Our lack of rain didn't help my azaleas much either.

My two Crape Myrtles are still alive! I was so thrilled when I got three more from WalMart for 2.00 each. I gave two to my daughter and planted one in my back yard. It looks sad.
These Crape Myrtles are doing pretty well. They bloomed a beautiful dark hot pink.

I purchased the bricks for around the Crape Myrtles and just stuck them there temporarily, as you can see. My goal is to make two layers (larger circles than what is there now). I will put in some garden soil and humus in the circles. I want to get a few tulips and plant them and see how they do, or if they survive the critters! I'll then fill the circles with mulch, making sure I leave a space free around the trunks.

The Knockout roses have all gone wild and have bloomed literally all summer long. I really love them.
The other Knockout that is growing like crazy. I deadhead them every few weeks.

I am somewhat disappointed in my clematis - it was a combination of two - a dark purple Jackmanii and this pale pink or violet. But early on in the summer I think something ate the Jackmanii - more than likely a mole or vole. I don't know the name of the pink one to know what its leaves are to look like, but it seems in need of something because the leaves don't look very hardy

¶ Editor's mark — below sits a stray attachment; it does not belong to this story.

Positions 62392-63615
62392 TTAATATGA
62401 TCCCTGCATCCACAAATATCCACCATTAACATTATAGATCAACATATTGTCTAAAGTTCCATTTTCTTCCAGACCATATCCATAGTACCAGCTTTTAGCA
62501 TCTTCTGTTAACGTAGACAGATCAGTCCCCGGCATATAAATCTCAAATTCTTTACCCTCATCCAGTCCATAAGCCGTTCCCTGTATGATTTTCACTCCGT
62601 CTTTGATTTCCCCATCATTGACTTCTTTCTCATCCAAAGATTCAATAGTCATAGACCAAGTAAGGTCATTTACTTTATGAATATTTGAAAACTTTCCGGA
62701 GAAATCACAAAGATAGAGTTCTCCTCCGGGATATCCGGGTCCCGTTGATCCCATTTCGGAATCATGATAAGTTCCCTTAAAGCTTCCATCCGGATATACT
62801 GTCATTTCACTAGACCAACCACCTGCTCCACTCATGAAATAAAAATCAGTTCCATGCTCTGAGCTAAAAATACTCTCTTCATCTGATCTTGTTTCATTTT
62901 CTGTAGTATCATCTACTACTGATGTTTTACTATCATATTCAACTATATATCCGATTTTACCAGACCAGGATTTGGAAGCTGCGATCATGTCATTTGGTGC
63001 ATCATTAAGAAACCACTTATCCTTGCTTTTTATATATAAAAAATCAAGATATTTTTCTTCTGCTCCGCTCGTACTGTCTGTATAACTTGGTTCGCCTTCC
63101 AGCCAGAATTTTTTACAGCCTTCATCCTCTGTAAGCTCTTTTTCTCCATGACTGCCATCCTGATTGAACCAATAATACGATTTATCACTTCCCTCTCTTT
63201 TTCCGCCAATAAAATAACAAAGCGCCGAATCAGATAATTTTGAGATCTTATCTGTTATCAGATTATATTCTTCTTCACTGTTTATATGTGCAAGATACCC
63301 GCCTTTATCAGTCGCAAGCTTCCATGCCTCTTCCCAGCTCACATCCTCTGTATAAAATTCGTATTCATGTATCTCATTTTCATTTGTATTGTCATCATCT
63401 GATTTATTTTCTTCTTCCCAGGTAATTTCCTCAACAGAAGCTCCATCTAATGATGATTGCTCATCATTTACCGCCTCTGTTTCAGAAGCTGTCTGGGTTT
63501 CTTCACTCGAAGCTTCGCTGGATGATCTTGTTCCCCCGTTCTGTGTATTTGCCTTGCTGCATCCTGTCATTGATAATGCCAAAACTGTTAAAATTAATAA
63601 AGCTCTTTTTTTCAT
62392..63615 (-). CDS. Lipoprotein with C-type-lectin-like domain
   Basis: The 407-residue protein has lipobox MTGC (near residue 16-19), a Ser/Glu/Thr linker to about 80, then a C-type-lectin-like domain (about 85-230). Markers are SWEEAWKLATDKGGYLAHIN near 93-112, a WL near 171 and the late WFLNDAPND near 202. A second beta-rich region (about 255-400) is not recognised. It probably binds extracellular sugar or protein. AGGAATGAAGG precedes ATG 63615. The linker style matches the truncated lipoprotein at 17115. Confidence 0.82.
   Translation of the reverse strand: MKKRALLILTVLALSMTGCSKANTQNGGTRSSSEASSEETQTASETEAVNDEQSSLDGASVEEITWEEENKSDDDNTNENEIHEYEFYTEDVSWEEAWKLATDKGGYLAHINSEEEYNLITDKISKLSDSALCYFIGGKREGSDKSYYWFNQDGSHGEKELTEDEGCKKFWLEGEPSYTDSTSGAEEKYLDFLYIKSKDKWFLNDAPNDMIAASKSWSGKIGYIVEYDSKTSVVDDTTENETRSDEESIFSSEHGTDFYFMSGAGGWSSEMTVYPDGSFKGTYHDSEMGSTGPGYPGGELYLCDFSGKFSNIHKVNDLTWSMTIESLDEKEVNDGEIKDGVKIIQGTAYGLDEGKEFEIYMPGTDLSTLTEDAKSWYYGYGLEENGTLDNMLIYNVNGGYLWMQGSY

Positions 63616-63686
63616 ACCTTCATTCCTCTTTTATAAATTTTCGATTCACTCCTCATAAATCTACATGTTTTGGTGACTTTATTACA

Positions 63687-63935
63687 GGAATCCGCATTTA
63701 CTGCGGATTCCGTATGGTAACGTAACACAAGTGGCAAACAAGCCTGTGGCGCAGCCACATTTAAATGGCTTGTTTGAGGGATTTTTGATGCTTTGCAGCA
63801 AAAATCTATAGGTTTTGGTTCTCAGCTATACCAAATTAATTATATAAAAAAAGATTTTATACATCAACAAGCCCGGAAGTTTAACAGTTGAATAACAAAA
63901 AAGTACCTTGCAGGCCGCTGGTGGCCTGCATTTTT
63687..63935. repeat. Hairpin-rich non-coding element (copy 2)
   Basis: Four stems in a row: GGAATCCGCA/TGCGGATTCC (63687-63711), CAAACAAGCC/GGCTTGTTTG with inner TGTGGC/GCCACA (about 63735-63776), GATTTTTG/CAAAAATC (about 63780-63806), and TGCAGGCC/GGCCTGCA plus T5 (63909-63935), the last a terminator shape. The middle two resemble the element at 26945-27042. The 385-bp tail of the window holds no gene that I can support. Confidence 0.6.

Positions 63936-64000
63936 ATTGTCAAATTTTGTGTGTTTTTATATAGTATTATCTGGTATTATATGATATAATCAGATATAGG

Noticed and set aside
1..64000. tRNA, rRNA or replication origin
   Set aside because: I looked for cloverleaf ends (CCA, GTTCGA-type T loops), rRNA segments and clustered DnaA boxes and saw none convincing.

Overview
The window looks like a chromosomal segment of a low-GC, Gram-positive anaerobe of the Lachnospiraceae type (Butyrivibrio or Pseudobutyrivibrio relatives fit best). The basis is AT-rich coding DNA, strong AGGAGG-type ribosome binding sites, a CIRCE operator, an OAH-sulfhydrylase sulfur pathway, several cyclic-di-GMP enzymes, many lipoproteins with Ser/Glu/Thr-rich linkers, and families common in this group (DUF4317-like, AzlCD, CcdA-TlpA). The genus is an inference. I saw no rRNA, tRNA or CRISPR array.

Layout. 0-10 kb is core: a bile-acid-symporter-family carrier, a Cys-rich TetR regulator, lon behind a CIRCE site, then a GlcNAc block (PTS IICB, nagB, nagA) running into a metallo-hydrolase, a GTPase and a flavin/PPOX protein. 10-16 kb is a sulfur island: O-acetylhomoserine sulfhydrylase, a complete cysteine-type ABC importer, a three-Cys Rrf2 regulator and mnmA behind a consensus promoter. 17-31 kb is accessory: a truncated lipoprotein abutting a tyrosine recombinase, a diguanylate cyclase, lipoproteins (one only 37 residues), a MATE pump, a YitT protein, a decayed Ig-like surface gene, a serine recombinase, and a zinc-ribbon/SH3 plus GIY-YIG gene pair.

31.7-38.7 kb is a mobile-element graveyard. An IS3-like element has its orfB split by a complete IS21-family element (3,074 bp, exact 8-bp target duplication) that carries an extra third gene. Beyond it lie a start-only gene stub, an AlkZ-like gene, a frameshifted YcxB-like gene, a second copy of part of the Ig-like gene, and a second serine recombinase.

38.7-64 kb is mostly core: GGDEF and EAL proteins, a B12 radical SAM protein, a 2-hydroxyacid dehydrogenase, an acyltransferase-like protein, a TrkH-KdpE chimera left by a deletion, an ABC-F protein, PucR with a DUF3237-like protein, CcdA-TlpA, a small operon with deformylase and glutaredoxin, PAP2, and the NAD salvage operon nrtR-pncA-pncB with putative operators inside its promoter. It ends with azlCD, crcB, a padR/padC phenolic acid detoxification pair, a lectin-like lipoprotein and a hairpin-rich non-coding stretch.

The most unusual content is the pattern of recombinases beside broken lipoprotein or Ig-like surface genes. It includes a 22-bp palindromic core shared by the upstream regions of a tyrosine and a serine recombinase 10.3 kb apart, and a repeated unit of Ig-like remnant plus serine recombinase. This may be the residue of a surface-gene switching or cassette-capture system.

The photo on the right is a close-up of the fresh bloom on the bottom of the plant. Most of the upper blooms have been small even though I fed it.
( The single bloom photo is on the right as I write this, but shows up on the bottom when I publish it!)
Well, now I know what does well in the heat and drought for next year: snapdragons and zinnias. A pathetic little tuft of my favorite flower peeks out from behind - cosmos, but most have died in my pots.





I received some used bricks for my garden and laid them down in front of the main garden. I need a few more, but I'm happy with how they look so far!




My poor Datura is not looking great, either. I  moved it to a shadier spot, too.


Until next time have fun with your Fall gardening. I would love to hear from you. Comment below, or write me at eabailey661@gmail.com  .


Happy gardening,
~Ann
























Monday, August 1, 2016

Torrential downpour bunny

I love to see the wildlife in my yard. We have bunnies running around and I have looked out my window to see a couple playing with each other, racing around like maniacs trying to catch each other. They never do.